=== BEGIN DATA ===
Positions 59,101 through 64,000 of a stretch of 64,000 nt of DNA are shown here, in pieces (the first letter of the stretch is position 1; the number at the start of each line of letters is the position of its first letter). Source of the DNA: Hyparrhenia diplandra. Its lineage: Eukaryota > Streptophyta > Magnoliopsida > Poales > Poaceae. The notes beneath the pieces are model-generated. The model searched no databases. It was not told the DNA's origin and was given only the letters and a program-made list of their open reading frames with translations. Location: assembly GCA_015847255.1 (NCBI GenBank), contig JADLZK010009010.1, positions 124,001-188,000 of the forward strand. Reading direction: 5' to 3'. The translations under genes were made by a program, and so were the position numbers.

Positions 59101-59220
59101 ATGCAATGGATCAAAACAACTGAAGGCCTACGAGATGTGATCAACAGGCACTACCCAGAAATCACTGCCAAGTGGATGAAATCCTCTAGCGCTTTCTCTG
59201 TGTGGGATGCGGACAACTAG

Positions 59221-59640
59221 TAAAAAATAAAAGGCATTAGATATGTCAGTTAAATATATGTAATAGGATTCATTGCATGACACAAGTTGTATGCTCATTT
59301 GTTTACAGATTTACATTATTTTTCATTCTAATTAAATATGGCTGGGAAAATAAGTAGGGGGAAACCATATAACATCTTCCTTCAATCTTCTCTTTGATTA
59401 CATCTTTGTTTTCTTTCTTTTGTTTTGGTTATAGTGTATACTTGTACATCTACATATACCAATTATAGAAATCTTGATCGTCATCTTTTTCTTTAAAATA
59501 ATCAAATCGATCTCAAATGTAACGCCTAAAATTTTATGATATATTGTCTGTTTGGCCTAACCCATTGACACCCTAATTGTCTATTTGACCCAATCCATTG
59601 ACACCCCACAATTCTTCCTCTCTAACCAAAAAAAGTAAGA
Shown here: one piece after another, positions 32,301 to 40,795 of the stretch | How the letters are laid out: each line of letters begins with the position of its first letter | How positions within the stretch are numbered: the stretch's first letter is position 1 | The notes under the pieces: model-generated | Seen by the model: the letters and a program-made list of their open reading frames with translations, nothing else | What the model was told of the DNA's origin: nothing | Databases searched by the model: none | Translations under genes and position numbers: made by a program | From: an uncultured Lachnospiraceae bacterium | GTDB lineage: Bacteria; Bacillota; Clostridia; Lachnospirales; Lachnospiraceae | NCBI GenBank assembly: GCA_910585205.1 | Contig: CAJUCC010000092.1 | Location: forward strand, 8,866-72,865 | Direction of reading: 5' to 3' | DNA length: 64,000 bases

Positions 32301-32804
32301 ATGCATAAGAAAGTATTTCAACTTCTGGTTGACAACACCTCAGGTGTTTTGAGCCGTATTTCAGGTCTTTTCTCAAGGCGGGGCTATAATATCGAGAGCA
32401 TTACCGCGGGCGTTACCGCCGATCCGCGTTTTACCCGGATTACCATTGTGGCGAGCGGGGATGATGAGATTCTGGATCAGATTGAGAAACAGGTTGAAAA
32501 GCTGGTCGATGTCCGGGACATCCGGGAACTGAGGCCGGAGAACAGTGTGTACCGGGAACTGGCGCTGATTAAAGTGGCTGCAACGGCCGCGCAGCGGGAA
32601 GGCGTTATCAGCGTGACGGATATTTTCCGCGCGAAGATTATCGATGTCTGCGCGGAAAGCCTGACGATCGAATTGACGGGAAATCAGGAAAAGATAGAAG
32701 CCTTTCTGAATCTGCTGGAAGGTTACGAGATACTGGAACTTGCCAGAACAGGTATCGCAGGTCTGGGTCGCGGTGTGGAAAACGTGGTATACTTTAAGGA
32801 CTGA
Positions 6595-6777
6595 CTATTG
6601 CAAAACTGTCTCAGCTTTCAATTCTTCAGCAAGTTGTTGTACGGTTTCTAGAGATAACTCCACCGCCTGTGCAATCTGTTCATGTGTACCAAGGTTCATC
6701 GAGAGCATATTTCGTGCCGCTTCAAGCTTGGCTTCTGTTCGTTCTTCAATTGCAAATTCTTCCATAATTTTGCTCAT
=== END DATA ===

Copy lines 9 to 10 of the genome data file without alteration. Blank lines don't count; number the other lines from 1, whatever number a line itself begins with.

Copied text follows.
59501 ATCAAATCGATCTCAAATGTAACGCCTAAAATTTTATGATATATTGTCTGTTTGGCCTAACCCATTGACACCCTAATTGTCTATTTGACCCAATCCATTG
59601 ACACCCCACAATTCTTCCTCTCTAACCAAAAAAAGTAAGA